Ingestion of fishing gear and entanglements of seabirds: monitoring and implications for management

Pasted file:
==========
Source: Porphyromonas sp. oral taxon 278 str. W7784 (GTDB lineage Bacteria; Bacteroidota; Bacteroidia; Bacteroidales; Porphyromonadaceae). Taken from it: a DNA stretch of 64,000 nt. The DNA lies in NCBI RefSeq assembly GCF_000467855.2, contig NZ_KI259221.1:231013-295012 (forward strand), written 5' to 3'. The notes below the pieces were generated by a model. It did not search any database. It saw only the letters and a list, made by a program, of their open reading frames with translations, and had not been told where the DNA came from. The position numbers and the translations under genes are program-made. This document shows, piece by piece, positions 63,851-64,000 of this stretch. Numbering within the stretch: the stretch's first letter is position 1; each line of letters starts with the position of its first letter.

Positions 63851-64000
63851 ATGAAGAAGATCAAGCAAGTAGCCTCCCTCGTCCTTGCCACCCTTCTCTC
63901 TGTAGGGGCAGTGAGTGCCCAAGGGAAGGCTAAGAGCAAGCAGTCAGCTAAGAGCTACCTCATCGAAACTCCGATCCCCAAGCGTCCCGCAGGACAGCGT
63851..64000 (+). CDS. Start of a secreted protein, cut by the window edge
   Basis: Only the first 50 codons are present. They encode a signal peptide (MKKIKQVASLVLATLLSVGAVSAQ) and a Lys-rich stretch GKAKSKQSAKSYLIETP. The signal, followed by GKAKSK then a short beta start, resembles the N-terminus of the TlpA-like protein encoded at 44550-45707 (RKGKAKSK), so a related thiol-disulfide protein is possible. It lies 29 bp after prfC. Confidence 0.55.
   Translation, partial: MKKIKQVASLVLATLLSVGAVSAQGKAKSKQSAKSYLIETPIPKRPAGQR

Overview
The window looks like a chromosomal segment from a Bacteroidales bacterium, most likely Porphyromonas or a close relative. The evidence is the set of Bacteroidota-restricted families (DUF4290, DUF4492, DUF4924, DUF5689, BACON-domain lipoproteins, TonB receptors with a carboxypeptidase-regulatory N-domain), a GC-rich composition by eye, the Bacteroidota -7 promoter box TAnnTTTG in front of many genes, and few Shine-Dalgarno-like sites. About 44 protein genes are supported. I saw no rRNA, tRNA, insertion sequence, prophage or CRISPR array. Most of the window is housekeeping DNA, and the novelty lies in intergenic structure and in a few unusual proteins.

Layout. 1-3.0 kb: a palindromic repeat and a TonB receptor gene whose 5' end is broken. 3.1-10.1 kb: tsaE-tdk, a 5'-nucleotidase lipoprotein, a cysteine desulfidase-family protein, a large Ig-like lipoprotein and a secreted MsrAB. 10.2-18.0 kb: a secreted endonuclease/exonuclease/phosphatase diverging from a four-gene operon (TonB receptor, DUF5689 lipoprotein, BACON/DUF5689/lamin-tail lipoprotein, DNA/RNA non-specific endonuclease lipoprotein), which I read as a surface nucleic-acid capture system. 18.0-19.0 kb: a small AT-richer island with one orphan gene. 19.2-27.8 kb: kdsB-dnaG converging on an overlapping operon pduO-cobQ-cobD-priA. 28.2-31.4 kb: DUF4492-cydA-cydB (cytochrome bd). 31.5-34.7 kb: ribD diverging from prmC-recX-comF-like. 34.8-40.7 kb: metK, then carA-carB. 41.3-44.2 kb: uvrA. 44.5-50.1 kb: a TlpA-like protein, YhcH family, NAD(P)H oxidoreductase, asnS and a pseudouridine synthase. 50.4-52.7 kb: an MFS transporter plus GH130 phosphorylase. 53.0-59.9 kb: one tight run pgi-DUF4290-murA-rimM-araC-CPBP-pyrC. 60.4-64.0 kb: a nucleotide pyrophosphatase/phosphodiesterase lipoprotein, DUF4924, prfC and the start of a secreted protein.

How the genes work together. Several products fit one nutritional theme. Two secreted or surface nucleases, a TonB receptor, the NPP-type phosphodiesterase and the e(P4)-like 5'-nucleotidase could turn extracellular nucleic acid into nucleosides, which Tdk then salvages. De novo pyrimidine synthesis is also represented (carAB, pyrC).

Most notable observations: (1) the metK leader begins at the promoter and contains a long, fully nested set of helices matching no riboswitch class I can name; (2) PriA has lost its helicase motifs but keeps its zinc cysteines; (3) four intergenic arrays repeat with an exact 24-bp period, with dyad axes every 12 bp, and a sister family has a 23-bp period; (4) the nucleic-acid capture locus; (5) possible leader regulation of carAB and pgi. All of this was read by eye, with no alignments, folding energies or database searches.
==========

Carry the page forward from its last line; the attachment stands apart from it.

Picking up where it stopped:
Fisheries are increasingly adopting ecosystem approaches to better manage impacts on non-target species. Although deliberate dumping of plastics at sea is banned, not all fisheries legislation prohibits discarding of gear (hooks and line) in offal, and compliance is often unknown. Analysis of a 16 year dataset collected at South Georgia indicated that the amount of gear found in association with wandering albatrosses was an order of magnitude greater than in any other species, reflecting their wider foraging range and larger gape. Unlike other taxa, most gear associated with grey-headed albatrosses was from squid and not longline fisheries, and mistaken for natural prey rather than the result of direct interaction. Observed rates of foul-hooking (entanglement during line-hauling) were much higher in giant petrels and wandering albatrosses than black-browed albatrosses, and no grey-headed albatross was affected. The index of wandering albatross gear abundance showed two peaks, the most recent corresponding with a substantial increase in the number of multifilament snoods (gangions), Suggesting that the widespread adoption of a new longline system (Chilean mixed) may have been responsible. Although all identified gear was demersal, given the widespread use of similar hooks, little could be assigned to a specific fishery. Stomach content analysis suggested that 1300-2048 items of gear are currently consumed per annum by the wandering albatross population. Many hooks are completely digested by chicks, long-term effects of which are entirely unknown. We suggest a number of management approaches for addressing the problem of gear discarding, and guidelines for monitoring schemes elsewhere. (C) 2009 Elsevier Ltd. All rights reserved.